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Cook's Illustrated letter from the editor: Henry?

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I like the magazine a lot but have to wonder what gets into Mr. Kimball with his personal essays. Enough already with the oldtimey stuff! I am old enough to have read the comic strip Henry (subject of this issue's reminiscence) as a child and remember it being unbelievably, mindbendingly, unremittingly dull. Even duller than Little Lulu. Even then it seemed a relic of the far distant past. I know the magazine is his to do with as he wishes but why not put more food content and less maundering on about his idealized past in it?

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  1. Henry -- was that the bald-headed kid?

    There were some pretty lame classic strips. The artwork was better then -- simpler and clearer.

    1. That crap from him and his farm drives me crazy. I wont read it anymore.

      1 Reply
      1. There was a great profile of Chris Kimball in the Boston Globe Sunday magazine a while back that touched on the fact that everyone hates his essays. His quote was something along the lines of "It's my f---ing magazine and I'll do whatever I want with it." Which...fair enough!

        I actually really like the essays, in large part BECAUSE they're such an odd, quirky thing to put in the magazine, plus he's not a bad writer.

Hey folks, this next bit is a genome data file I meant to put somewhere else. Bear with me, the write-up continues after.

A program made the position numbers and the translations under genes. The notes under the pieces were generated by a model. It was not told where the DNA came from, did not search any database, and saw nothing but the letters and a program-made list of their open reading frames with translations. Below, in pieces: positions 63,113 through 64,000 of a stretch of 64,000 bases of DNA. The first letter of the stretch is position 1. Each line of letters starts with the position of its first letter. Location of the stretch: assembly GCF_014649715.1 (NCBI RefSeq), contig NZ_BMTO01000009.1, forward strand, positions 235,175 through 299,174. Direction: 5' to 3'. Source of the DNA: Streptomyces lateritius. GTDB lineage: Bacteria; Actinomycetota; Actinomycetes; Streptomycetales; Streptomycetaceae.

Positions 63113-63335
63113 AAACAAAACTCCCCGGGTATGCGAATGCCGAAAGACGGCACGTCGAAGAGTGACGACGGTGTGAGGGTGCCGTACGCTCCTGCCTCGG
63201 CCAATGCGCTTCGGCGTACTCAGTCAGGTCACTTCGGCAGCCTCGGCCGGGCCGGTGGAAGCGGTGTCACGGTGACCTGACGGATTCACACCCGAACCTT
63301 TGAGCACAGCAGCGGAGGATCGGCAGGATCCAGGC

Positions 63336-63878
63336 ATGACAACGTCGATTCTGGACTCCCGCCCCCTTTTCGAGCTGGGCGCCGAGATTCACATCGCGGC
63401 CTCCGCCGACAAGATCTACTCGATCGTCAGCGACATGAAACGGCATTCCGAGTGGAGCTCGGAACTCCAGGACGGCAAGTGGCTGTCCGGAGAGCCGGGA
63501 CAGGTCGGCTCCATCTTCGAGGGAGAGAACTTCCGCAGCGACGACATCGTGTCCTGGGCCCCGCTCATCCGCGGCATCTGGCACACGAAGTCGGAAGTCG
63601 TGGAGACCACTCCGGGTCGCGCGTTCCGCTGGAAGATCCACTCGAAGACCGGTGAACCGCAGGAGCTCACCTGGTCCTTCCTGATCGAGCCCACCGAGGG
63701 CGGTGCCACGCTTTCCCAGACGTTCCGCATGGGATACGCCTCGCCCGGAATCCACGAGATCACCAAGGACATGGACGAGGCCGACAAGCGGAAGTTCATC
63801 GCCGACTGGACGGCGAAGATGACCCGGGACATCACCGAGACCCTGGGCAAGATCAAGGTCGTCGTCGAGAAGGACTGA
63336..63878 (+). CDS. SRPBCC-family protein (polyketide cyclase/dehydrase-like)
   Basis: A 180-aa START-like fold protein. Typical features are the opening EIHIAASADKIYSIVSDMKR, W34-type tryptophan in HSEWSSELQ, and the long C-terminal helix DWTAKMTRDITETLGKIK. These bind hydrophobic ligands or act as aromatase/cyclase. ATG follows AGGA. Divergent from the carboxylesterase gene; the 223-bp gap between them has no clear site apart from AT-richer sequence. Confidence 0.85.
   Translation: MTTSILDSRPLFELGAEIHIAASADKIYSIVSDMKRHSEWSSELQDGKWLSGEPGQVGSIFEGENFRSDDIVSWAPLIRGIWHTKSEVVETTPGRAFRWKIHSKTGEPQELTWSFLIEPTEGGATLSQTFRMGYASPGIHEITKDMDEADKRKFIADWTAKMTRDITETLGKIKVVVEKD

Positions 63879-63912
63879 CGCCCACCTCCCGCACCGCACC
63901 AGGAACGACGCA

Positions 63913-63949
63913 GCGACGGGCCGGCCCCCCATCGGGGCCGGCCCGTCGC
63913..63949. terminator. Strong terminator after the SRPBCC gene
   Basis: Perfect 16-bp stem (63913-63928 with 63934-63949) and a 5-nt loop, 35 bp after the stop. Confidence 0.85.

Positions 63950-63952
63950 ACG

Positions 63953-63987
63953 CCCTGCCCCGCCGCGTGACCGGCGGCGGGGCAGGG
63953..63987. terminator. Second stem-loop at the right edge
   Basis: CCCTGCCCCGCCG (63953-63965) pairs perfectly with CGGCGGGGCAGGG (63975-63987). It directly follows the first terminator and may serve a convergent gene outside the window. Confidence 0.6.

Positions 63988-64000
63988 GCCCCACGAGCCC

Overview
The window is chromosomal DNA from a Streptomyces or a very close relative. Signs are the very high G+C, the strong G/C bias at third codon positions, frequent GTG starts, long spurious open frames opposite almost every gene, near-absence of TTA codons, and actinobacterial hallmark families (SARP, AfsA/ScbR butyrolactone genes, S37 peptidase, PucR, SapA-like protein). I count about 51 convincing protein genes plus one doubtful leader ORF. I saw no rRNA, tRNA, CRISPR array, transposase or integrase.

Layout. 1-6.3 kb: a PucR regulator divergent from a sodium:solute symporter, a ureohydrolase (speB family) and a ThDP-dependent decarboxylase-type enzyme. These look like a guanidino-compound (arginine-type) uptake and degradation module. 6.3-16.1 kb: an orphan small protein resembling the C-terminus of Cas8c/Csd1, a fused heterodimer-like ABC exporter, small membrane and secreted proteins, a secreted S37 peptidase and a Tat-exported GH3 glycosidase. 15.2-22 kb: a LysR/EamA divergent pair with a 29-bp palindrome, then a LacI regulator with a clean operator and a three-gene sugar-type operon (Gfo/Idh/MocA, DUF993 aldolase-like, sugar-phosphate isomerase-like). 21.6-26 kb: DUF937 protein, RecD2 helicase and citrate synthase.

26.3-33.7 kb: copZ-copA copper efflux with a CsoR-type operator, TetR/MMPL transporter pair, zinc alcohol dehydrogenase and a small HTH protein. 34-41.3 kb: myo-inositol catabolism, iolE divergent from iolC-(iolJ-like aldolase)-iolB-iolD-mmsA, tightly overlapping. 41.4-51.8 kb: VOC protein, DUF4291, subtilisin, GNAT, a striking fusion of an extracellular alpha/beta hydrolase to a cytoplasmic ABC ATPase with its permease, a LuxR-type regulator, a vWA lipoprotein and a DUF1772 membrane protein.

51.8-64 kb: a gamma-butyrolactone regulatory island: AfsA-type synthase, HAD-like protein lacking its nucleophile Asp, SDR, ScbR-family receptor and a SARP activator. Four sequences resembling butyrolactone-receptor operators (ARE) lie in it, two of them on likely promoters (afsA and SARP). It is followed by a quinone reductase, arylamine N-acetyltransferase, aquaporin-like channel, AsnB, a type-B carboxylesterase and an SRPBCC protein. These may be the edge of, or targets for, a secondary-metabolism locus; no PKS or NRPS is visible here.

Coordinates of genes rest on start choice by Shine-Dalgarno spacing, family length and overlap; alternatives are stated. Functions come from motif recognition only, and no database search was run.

1. He's an odd duck. Don't see him around the Village as much these days and yes he wears a bow tie. My take is that he's modeling himself on such characters as Henry Beetle Hough, who wrote a folksy (better) column for a few generations for the (Martha's) Vineyard Gazette.

          1. One of the reasons I cancelled my subscription. Dull blather about himself, his precious offspring, and religion.

            And I love a man (NOT HIM) in a bow tie.

            1. I like Mr. Kimball's essays about Vermont life. The essays do seem incongruous in a magazine about cooking, especially since references to cooking or food are rare in the essays, but, nevertheless, they're fun and interesting. I hope that eventually, he will publish a collection of them as a book.

              1 Reply
              1. re: gfr1111

                With all due respect, these essays do not, in any form or fashion, reflect real Vermont life.

                As a native Vermonter (tho far removed from it for more years than I care to admit to), I find it more than a bit annoying this Flat Lander is trying to pass himself off as a Vermonter...and apparently succeeding. He is no more a native Vermonter than Hillary Clinton is a native New Yorker.

                He is typical of the rich city folk who have the means to purchase land in Vermont that real Vermonters couldn't afford to keep up any more. They then come "to the country" on weekends to play what they perceive to be "country folk." I don't begrudge his success, but to try to pass himself off as an "aw shucks" country boy is off-putting.